During OR-7’s first foray into California, conservation groups petitioned the Fish and Game Commission to list the gray wolf as a protected species under the California Endangered Species Act. Even though OR-7 was the only wolf in the state, they argued, others were bound to follow and would need protection.
There were dozens of public hearings, well attended by wolf supporters as well as opponents from the livestock industry. At the final hearing in Fortuna, in June 2014, a crowd of 250 packed a room. Some were dressed in wolf suits. All of them had heard, just a few hours previously, that wolf pups had been photographed for the first time in southern Oregon and OR-7 was almost certainly their father. Some of these pups were expected to disperse into California. The testimonies from wolf supporters were impassioned, sometimes tearful, and included an a capella song.
wolf in a meadow with a herd
A wolf shares a meadow with a herd in Lassen County. Ranchers say the mere presence of wolves stresses cattle, reducing their weight gain—and, thus, profits. (Morgan Heim)
To the shock and surprise of the California Cattlemen’s Association and other wolf opponents, the commission voted 3 to 1 to override the recommendation of its own staff and approve the listing. “No land animal is more iconic in the American West than the gray wolf,” said Michael Sutton, then president of the commission. “Wolves deserve our protection as they begin to disperse from Oregon to their historic range in California.” Amaroq Weiss, from the Center for Biological Diversity, says, “California is the most liberal, progressive state that wolves have returned to, and we really rolled out the welcome mat for them.”
Some of OR-7’s offspring did indeed go south into California; it was one of his sons who mated with LAS01F and established the Lassen pack. Then there was the short-lived Shasta pack. In 2015, two Oregon wolves raised a litter of five pups in Siskiyou County, California, killed a calf and then disappeared. Weiss and other wolf activists suspect they were killed by the “3-S” method, as it’s known in the rural West: “Shoot, shovel and shut up.”
Perhaps the most extraordinary odyssey was made by one of OR-7’s daughters, a radio-collared yearling named OR-54. She left the pack in southern Oregon in January 2018, dispersed into California, roamed through eight counties, killed a few cattle, crossed Interstate 80 to briefly visit Nevada, crossed back again and returned twice to Oregon. In all she traveled more than 8,700 miles looking for a mate, or a pack to join, but she was unsuccessful and died under suspicious circumstances in Shasta County, California.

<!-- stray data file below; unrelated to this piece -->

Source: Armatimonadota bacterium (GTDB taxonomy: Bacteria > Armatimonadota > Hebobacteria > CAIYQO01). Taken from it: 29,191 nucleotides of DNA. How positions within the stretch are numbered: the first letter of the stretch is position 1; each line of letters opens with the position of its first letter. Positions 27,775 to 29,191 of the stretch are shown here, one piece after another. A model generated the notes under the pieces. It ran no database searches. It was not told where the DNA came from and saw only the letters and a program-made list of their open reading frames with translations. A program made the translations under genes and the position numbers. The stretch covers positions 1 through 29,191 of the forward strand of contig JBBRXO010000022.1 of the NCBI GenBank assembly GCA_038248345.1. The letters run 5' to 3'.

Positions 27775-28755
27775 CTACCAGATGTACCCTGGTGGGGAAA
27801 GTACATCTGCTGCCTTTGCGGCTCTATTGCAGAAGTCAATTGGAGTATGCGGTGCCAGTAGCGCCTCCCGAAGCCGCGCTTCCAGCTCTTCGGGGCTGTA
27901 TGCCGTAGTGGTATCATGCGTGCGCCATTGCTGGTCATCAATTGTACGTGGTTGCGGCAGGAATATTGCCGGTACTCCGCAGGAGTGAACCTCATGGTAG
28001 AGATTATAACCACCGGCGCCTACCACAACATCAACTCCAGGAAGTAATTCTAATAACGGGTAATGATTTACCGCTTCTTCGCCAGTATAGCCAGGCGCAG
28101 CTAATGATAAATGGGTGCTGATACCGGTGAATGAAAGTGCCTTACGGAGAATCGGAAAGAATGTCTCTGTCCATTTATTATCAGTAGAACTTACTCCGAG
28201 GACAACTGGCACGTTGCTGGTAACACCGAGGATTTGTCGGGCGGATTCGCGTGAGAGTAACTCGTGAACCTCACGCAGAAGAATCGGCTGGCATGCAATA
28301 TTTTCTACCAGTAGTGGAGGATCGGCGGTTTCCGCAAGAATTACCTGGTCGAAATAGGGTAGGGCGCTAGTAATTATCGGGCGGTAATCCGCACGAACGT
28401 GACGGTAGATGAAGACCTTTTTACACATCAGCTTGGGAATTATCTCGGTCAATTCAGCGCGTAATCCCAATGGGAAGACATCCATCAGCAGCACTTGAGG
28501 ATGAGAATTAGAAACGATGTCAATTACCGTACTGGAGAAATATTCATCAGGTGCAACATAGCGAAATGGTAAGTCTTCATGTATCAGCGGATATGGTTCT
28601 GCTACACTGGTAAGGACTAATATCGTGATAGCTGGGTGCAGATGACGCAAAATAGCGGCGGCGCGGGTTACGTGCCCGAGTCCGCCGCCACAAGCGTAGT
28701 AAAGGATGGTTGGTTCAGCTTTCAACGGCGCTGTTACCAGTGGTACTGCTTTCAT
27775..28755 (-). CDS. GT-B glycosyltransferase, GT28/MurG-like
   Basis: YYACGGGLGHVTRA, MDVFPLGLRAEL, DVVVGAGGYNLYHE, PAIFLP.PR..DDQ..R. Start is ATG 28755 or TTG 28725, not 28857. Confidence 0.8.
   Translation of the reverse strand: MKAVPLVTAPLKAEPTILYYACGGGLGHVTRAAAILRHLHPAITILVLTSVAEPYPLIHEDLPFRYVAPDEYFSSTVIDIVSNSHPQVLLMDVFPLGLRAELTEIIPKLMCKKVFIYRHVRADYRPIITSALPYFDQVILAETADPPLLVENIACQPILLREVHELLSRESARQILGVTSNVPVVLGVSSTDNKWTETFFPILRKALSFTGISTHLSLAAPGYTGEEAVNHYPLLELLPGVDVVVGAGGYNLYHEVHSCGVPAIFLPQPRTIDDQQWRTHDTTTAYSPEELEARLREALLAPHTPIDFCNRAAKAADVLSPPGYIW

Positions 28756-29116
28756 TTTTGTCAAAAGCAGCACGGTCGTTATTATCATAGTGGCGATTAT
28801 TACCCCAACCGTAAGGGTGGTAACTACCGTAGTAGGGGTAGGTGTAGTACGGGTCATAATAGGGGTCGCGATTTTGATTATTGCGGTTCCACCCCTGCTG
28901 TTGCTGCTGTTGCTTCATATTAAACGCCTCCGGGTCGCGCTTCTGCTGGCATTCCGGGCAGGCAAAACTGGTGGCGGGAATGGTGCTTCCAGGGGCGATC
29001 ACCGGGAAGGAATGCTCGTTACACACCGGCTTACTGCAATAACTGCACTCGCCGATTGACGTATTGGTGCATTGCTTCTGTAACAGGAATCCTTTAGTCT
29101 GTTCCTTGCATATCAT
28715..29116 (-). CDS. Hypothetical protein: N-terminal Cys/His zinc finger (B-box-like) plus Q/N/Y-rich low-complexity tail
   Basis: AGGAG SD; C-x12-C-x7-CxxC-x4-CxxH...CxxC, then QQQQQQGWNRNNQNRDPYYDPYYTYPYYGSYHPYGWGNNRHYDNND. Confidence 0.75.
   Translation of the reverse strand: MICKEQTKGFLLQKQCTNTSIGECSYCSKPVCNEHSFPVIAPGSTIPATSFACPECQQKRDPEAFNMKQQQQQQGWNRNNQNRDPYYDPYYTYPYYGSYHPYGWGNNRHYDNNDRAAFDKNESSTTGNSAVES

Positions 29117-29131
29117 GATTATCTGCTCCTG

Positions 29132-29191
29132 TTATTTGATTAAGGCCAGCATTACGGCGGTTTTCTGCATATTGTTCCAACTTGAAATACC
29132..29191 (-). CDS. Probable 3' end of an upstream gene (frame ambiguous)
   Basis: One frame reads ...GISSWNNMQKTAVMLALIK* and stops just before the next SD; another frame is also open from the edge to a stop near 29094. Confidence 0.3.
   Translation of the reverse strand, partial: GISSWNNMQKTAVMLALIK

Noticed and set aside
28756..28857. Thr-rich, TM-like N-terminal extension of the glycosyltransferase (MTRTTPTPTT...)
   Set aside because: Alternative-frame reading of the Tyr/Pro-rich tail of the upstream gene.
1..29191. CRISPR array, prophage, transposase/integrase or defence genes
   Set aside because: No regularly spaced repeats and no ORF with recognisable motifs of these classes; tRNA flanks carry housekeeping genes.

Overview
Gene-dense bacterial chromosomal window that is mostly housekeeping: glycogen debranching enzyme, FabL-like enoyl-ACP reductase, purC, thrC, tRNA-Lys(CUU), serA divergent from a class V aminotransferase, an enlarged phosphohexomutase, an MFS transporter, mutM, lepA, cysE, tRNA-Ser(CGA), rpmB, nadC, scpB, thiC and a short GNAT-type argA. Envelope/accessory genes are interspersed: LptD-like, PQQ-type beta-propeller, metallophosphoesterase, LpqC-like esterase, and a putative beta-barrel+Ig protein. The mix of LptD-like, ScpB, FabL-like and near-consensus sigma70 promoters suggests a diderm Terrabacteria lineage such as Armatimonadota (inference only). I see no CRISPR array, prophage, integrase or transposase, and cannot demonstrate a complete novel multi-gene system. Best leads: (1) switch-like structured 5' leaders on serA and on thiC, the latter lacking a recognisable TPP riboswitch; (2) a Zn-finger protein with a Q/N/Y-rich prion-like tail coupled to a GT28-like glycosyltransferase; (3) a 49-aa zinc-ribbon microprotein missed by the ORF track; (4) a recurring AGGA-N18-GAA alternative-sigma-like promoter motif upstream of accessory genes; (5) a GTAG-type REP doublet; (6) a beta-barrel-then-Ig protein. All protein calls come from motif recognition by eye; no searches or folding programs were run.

State wildlife officials are investigating her death as a possible crime under the Endangered Species Act, along with that of a young male wolf, OR-59, that was found shot by the side of a road in Modoc County. Killing a wolf in California carries serious penalties, including a $100,000 fine and probable imprisonment, but the disappearance of the Shasta pack and the deaths of OR-54, OR-59 and a yearling female from the Lassen pack suggest that the deterrent doesn’t work on everyone. There has been no successful prosecution to date.
“It’s tough for wolves out there, even when they have legal protection,” says Kent Laudon. “Their average life span is four or five years, and we are their main cause of death. They get shot, hit by vehicles, occasionally hit by trains, occasionally poisoned. It’s very rare for a wolf to die of old age, although I’ve known a few who’ve made it to 12 and 13.”
On a bright cool afternoon in the mountains of Lassen County, I visited Wallace Roney. He’s a stout white-haired man with leathery hands and a stern, unyielding manner that belies a lively sense of humor. His family has been raising cattle in California since the 1850s and his forefathers helped eradicate the wolf from the state. His land-and-cattle company owns four ranches in central and northern California, leases an additional 100,000 acres of public and private grazing land, and runs a cow-calf operation with 500 to 600 head. He uses this Lassen County ranch primarily as summer forage.
Roney believes strongly that ethnicity, or “blood,” is the main driver of human behavior, and he’s proud of his own Scottish lineage. “We’re a fighting people,” he says. “We don’t walk away from adversity. But if this carries on, I’ll have no choice but to give up and get my cattle out of here. We can’t afford to feed the wolves.”
The first confirmed wolf depredation in California in more than a century happened on Roney’s land; the Lassen pack took down a 600-pound heifer in October 2017. Since then, he claims to have lost “at least half a dozen” animals to the wolves, which he says didn’t meet the investigators’ protocols for confirmed kills. He’s certain the pack has killed many more of his cattle and calves in remote areas.